Marlborough businesses struggle to find trained chefs

The team at Raupo, from left, Julian Butterlin, Jugal Kishore, owner Stephane Ughetto and Satinder Singh.
DEREK FLYNN/FAIRFAX NZ

The team at Raupo, from left, Julian Butterlin, Jugal Kishore, owner Stephane Ughetto and Satinder Singh.

Too many cooks in the kitchen is a recipe for disaster, but restaurants in Marlborough are having the opposite problem, finding them.

The problem is a nationwide issue, as the growing New Zealand hospitality industry struggles to fill vacancies for a job known for its long, anti-social hours and pressure.

In Marlborough, the added issue of seasonality creates a rush each year to attract temporary workers, many from overseas, to cater for growing tourism numbers.

Raupo Cafe owner Stephane Ughetto said it took two years to build a stable team at his Blenheim cafe.

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There was no shortage of people willing to try their hand in the kitchen, but finding qualified chefs was difficult, he said.

"A lot of people want to come in and give it a go, but they don't have much experience so you have to spend time training them."

Ughetto said it would be easy for him to find short-term workers, but the drawback was a lack of consistency, which he said was crucial for developing a loyal customer base.

Having long-term employees created familiarity with customers, and ensured the staff knew what was required of the service and the food.

"That's how you create your most important business, your local customers over the winter - if you don't have that you die," he said.

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Other Marlborough hospitality providers, such as Fairhall restaurant Arbour and Allan Scott winery restaurant Twelve Trees, took the same approach, keeping staff on when business was slow.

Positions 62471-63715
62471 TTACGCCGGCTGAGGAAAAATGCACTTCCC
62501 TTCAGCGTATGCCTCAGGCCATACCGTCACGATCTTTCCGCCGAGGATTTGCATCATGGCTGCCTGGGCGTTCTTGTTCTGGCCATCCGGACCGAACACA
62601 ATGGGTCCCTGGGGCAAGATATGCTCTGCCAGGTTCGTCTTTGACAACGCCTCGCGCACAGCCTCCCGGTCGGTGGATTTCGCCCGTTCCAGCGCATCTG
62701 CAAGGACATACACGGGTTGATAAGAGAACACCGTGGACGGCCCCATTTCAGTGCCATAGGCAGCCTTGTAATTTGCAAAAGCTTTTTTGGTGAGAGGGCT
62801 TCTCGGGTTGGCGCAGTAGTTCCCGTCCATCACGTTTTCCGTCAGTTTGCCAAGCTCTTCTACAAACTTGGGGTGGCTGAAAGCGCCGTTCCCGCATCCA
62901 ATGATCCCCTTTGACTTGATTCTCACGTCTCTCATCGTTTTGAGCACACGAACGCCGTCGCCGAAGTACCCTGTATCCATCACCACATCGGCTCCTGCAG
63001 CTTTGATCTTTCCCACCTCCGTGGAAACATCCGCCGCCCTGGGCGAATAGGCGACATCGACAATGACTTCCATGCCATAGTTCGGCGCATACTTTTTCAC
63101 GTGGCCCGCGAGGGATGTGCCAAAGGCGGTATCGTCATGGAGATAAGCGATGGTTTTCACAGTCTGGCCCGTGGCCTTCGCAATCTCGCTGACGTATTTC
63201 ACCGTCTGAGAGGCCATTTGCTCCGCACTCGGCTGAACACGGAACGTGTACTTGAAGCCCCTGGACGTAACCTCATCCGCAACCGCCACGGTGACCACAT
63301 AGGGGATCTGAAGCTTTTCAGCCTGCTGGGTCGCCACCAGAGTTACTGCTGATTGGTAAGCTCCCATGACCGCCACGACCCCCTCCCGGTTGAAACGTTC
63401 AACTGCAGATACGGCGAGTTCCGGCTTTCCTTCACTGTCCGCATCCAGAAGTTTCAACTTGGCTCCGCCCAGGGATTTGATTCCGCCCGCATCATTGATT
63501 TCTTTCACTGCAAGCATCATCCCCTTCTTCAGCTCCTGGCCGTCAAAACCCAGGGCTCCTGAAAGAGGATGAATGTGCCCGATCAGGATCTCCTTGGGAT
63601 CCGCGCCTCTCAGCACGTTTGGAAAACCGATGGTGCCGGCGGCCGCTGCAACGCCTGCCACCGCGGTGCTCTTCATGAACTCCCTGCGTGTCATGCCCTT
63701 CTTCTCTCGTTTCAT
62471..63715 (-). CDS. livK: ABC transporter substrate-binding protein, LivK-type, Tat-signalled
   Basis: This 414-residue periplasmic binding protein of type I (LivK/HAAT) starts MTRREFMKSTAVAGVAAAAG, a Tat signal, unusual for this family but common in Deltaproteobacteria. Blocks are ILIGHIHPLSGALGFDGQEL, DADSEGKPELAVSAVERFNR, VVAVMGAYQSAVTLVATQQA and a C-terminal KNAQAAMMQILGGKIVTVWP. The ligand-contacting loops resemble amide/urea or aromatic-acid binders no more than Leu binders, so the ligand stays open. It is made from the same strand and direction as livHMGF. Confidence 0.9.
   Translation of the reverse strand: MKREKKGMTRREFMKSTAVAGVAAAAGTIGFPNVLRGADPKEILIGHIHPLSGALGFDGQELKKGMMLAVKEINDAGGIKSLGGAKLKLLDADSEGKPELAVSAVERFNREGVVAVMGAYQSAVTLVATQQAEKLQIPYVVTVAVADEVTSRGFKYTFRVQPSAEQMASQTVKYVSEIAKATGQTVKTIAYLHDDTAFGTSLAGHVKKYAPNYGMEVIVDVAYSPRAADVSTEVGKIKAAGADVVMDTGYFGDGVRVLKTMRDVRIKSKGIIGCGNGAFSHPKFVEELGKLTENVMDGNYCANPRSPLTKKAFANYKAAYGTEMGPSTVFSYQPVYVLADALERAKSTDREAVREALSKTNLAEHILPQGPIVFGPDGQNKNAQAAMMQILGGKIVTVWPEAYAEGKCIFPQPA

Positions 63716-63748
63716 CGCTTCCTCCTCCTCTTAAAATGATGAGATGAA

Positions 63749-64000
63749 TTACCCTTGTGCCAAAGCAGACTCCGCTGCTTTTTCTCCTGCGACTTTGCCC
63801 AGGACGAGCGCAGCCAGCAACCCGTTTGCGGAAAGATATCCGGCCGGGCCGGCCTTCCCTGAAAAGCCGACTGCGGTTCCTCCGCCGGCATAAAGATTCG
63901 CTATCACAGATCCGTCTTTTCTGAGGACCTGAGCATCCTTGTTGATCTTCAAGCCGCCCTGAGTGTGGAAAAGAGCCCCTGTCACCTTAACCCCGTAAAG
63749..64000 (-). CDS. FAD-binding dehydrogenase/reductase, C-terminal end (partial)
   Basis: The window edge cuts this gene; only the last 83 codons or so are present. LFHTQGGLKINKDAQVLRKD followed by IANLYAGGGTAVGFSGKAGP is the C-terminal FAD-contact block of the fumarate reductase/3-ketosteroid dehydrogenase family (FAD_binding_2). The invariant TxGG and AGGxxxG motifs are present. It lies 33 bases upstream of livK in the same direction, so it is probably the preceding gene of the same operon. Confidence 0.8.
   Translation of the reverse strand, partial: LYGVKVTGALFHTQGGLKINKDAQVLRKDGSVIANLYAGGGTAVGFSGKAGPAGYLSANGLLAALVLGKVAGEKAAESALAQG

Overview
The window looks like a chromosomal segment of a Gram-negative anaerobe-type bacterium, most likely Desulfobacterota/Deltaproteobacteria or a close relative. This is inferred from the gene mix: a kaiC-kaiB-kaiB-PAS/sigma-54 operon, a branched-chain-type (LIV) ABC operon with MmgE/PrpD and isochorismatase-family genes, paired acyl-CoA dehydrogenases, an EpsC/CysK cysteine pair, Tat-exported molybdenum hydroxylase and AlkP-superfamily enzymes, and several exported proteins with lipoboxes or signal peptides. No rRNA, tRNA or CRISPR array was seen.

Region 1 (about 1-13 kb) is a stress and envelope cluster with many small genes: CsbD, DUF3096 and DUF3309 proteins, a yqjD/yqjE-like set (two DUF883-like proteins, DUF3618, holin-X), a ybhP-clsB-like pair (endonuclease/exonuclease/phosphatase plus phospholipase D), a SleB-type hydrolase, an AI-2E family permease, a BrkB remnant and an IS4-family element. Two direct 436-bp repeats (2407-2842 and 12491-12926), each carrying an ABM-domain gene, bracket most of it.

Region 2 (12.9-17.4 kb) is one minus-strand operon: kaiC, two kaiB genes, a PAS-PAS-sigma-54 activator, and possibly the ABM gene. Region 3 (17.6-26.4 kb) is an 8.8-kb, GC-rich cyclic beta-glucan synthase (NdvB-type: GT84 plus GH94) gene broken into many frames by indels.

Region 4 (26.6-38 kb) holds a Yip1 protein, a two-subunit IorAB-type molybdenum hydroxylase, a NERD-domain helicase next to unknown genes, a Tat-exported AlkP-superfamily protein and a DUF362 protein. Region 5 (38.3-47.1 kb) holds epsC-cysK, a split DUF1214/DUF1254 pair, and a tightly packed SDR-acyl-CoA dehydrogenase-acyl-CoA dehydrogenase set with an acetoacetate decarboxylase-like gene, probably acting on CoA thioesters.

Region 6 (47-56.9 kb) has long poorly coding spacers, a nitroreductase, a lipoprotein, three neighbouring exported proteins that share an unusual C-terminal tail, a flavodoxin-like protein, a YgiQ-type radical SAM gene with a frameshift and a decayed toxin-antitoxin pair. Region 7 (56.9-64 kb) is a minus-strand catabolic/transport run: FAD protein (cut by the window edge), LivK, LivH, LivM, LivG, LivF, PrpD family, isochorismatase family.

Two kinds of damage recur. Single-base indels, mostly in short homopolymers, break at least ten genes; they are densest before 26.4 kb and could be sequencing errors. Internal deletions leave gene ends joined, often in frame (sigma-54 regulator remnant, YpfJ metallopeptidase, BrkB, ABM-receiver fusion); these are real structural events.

Arbour owner Liz Buttimore said during the shoulder season, between June and September, staff undertook training and other tasks so they could maintain their hours.

"We save our money over summer and keep it in a wages account so we can retain our staff over winter," she said.

"It's crucial, because every time you lose a staff member you lose knowledge."

Other restaurants relied on fixed-term contracts for the busy summer season, something which made the prospect of moving to Marlborough less appealing for chefs who wanted to settle in the region.

Watery Mouth owner Juliet Partington said finding qualified chefs was difficult, something she thought would be harder if restaurants were only able to offer six month contracts.

However, both she and Buttimore said Marlborough had the advantage of offering a quality lifestyle, which might prove the difference in luring chefs to the region.

Hospitality New Zealand operations and advocacy general manager Tracy Scott said the shortage of chefs had been a problem for the past several years.

This was down to a combination of factors, including the growth of the hospitality industry and immigration rules, that had since been relaxed to include chefs on the essential skills shortlist, she said.

Unlike Europe and the United States, where cheffing was seen as a viable career path, New Zealanders were less likely to pursue a career in the kitchen, however Scott said the association was working to change this perception.

She said the shortage was felt more acutely in areas that depended on tourism, because of the growth in the industry and subsequent demand for more hospitality providers.

However, because places like Marlborough were seen as desirable travel locations, restaurants were then able to source chefs and kitchen staff on working holidays, she said.

 - The Marlborough Express

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